Things got a bit hairy at Stoke and Blackburn bent the rules against Wigan. Paul Radley reviews the highs and lows.
The best and worst of the Premier League weekend
Worst mo - Helguson
Predictably, given it involved a team managed by Neil Warnock travelling to the Britannia Stadium to play against one coached by Tony Pulis, Stoke City versus Queens Park Rangers was a proper big boys' game of football, where men were men and the women in the stands were pretty scary, too.
It was ironic, then, that one of the toughest players on show, and arguably the most rock-hard in the league, Heidar Helguson, presented the most prepubescent attempt at a moustache.
Men all over the world have been growing facial hair this month for the Movember charity and plenty of footballers have joined in.
While Jonathan Walters and Danny Higginbotham had full handlebars for Stoke, and Danny Gabbidon an impressively manicured effort for QPR, Helguson looked like he had taped two bits of cotton wool to his top lip, just to be in with the gang.
All minor trivialities, of course, when set against the fact Helguson laid the platform for three crucial points by scoring twice for Rangers.
Best noise - Swansea City
For the past few years, it has been difficult to argue with Stoke fans that they are, indeed, always loudest.
However, judging by the arrival of the first Welsh team in the Premier League this season, it seems that the further west you go in the league, the more voluminous the sound.
Brendan Rodgers, the manager, may want his players to play like they are from Barcelona rather than Swansea, but the support they get from the stands is unambiguously Welsh.
The rousing efforts by the Swans players on the field against Manchester United were more than matched off it by the songs at the Liberty Stadium.
Worst airshot - Gervinho
Who says Arsenal are a team of ineffectual fancy dans who eschew tap-ins in favour of overelaboration?
Their recent revival suggests there is more to them than that, but Gervinho, the former Lille forward, at least gave those theorists a little grist to the mill on Saturday.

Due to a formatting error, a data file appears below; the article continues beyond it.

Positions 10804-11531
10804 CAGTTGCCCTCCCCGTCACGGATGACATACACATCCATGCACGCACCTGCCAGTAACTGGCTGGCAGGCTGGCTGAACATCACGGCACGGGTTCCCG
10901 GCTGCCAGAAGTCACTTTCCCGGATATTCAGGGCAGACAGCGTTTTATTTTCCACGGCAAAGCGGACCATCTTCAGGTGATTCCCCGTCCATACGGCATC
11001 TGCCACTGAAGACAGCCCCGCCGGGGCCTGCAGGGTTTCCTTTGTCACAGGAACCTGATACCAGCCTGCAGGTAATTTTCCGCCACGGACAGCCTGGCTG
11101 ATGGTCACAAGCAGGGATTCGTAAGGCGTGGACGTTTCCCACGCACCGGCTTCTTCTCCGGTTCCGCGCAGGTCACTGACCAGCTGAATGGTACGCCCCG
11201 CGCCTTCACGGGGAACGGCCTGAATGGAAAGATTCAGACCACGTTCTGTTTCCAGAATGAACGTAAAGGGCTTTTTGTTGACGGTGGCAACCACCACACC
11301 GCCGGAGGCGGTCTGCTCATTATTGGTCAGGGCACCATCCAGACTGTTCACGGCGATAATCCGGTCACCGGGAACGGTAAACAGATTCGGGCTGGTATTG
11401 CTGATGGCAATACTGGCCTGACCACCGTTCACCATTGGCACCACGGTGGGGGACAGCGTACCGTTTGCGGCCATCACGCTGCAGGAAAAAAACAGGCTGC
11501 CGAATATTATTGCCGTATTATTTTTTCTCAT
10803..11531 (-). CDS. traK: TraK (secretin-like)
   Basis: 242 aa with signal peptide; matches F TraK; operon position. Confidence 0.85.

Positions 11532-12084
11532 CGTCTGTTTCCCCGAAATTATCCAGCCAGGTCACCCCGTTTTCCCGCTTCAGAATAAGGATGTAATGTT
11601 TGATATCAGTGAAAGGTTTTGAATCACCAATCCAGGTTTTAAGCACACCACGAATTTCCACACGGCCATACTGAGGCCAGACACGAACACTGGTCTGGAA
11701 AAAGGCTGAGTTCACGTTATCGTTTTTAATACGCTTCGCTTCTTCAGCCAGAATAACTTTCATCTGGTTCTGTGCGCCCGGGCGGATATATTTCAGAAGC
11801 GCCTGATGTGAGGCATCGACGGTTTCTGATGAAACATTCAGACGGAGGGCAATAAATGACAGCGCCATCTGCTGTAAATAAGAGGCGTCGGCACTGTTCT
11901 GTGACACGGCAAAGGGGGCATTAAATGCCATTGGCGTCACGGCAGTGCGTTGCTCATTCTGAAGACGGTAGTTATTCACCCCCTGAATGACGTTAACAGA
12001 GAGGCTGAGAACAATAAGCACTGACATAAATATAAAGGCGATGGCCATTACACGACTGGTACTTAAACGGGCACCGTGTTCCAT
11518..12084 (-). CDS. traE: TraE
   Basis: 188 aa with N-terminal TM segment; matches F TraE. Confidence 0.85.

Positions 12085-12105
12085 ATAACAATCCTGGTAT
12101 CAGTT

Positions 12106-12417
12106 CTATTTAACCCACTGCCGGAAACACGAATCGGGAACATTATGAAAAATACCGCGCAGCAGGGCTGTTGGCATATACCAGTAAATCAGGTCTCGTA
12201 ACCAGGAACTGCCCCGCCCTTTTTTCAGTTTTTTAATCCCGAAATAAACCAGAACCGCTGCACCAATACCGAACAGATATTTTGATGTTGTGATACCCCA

The Ivory Coast striker botched an early one-on-one against Norwich City at Carrow Road, but he had the perfect chance to redeem himself a few minutes later by chalking up an easy goal.
Instead of stroking a fine cross from Theo Walcott into the net from two yards out, he opted to try a lavish, flying back flick - and swished at a large chunk of fresh air.
Luckily for Arsenal, Robin van Persie, the predator-in-chief, was stood right behind ready to sweep up the mess and score his 31st goal of 2011.
Best subterfuge - Pedersen
When Wayne Rooney and Ryan Giggs first came up with the most deliciously deception corner routine against Chelsea two seasons back, their effort was overruled by the officials.
Even though it was perfectly within the laws of the game, it was just too subtle for everyone to understand. How the worm has turned. Now you do not even need to bother with the clever bit, the imperceptible roll of the ball just out of the corner quadrant, and everyone is blinded by cleverness, and the would-be corner taker can just run away with the ball and do what he likes with it.
Morten Gamst Pedersen and Yakubu Aiyegbeni pulled a fast one in setting up Junior Hoilett's controversial goal for Blackburn Rovers against Wigan Athletic at the DW Stadium.
If they can ever pull that trick again, that really would be clever.
Worst awareness - Aguero
The ambiguous offside rule can catch out even the costliest, canniest and most prolific players.
Sergio Aguero, the Argentine striker, has been a sensation since his summer move to Manchester City from Atletico Madrid, but even he was made to look silly by semantics on Saturday.
A through ball against Newcastle United found Aguero so patently offside that he was retreating as impassively as it was possible to do, all in full view of a linesman with his flag down.
When the Etihad Stadium crowd then started chiming up as if he was home free, he decided to chase the ball instead.
Thus he ruined the chances of Yaya Toure, who had surged forward from miles away, of scoring.
Best illusion - Drogba
Didier Drogba is from the same school of free kick taking as players such as Cristiano Ronaldo.
Whereas a classic set-piece specialist - David Beckham or Gianfranco Zola for example - will finesse his shot with bend and dip, Drogba generally hits the ball with his laces, so that the shot has less height on it and makes its way to goal quicker.
When he pulls it off, it is lethal as a goalkeeper rarely has time to get acoss his goal to get a hand on the ball.
Yesterday, 20 minutes in against Liverpool, he pulled off a trademark free kick to perfection.
The ball passed inches above the defensive wall and was at ground level by the time it reached to goal.
The net rippled, supporters celebrated, television commentators declared "1-0 to Chelsea" and even the scoreboard on the TV screen changed to show the home side in the lead.
Except Drogba had not scored, his shot had gone inches wide, hit a stanchion behind the goal and bounced back into the netting, fooling most of those watching. Red faces all around.